Sale!

ECS 154A – Lab 3 

$30.00

Category:

ECS 154A – Lab 3

.. contents::
:local:

Logistics
———

Submission
~~~~~~~~~~

Due by 20:00 on Wednesday, 2020-02-19.

**Warning:** there’s a pretty big difficulty spike on this lab.
That’s why you’re getting this much time to work on it, and why it’s worth 120 points instead of 100 like the previous two labs.
I’d highly recommend starting early, especially since the midterm is going to eat up some of your time as well.
This is also really good practice for the FSM material on the midterm, so starting early is only going to benefit you there.

Turn in for the Logisim Evolution portion is on Gradescope.
Submit the specified .circ files for each problem.
The person submitting should specify their partner’s name (if necessary) during the submission process.

Turn in for the survey is on Canvas.
Each person needs to submit a survey, even if they worked with a partner.
More information on the survey is at the end of this document.

Logisim Evolution and Grading
~~~~~~~~~~~~~~~~~~~~~~~~~~~~~

Need a reminder on how to download Logisim Evolution or how your circuits are autograded?
Check the relevant sections of the `Lab 1 document`_.

.. _`Lab 1 document`: https://github.com/jlperona-teaching/ecs154a-winter20/blob/master/lab1/lab1.rst

Debugging Sequential Circuits
~~~~~~~~~~~~~~~~~~~~~~~~~~~~~

Debugging for the next two labs is going to look significantly different than the first two labs.
As you will note, no vector files have been provided with this lab.
This is because test vectors don’t work with sequential circuits, so we can’t use them to test anymore.

You can continue to debug inside Logisim Evolution if you’d like, but it’s harder to check for correctness solely via debugging inside the simulator.
Submitting via Gradescope will continue to grade your problem appropriately, but the autograder can’t give you your output.
To allow you to continue debugging your circuits, we will provide you with two files for each circuit:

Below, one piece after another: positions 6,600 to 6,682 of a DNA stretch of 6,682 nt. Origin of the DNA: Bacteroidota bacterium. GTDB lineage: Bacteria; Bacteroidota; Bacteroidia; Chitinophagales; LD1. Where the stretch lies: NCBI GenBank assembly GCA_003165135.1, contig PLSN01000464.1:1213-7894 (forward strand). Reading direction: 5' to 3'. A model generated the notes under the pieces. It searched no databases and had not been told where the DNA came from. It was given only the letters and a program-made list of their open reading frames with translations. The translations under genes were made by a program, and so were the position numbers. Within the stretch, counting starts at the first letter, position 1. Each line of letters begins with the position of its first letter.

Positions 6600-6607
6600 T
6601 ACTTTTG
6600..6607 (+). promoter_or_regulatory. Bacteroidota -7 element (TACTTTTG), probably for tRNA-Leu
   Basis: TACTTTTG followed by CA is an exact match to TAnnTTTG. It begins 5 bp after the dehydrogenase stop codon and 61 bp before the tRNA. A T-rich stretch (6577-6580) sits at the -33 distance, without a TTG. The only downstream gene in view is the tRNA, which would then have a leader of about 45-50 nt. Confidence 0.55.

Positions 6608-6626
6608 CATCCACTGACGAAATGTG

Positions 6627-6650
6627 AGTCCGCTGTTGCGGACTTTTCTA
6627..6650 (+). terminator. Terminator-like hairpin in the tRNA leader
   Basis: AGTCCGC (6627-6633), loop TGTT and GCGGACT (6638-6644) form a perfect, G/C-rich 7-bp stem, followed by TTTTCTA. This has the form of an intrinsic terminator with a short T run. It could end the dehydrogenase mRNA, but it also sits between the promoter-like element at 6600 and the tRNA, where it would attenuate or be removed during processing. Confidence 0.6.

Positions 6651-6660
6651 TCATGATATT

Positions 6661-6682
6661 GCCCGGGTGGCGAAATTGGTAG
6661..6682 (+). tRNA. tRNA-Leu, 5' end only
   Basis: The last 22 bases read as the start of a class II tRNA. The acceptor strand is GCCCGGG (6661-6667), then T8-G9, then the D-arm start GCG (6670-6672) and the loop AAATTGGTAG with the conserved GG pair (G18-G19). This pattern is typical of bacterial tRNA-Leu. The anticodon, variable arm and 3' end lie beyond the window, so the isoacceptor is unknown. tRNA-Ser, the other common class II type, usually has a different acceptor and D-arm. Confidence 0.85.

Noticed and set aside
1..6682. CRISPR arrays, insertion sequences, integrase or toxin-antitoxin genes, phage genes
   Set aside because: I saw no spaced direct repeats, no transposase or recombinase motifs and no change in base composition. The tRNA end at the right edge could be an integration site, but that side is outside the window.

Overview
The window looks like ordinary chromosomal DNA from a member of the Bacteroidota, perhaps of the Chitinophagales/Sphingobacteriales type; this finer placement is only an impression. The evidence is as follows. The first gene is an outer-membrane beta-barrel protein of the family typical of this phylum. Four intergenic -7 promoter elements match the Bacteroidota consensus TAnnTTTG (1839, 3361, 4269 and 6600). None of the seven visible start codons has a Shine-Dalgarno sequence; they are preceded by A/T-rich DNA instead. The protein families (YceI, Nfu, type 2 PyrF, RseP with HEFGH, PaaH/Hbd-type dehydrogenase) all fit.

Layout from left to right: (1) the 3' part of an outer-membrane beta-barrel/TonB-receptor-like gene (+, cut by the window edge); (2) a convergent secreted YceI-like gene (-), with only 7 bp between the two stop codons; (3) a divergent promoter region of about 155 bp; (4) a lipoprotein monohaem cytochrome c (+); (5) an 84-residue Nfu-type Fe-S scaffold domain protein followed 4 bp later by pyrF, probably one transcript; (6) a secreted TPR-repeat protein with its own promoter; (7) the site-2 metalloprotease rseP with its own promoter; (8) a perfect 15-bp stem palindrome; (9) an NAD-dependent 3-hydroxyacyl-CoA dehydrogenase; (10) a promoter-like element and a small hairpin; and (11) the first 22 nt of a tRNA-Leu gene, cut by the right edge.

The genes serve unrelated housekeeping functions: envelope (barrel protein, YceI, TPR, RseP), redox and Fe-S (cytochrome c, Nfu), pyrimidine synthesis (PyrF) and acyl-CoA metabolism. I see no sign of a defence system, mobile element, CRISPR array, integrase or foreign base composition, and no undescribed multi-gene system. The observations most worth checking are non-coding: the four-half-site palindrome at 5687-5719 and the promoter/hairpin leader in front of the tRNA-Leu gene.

* tester circuits (in the *tester/* subdirectory)
* tester output files (in the *tsv/* subdirectory)

You should continue to implement your circuits in the base circuits provided.
The autograder will continue to expect your submission files in the same format that you have been submitting them before.

Tester Circuits
“””””””””””””””

In the *tester/* subdirectory, you will find tester circuits that will help you generate output to test your submission.
To do so, you will need to load the circuit you are working on into the tester circuit.
To load a circuit, follow the steps below:

#. Open the relevant tester circuit in Logisim Evolution.
#. In the menu bar of Logisim Evolution, click on *Project*.
#. From there, click on *Load Library*, then *Logisim-evolution Library…*
#. Select your submission file. It is now loaded into the tester circuit as a subcircuit.
#. In the side bar of Logisim Evolution with all the libraries, scroll down to the bottom.
#. Open the folder with your circuit name (*1*, *2*, so on), and click on the name of the subcircuit for that problem that shows up.
#. Place the subcircuit inside the tester circuit where it says “Place your subcircuit here,” making sure the wires align.

* You should not have to edit anything inside the tester circuit for it to work.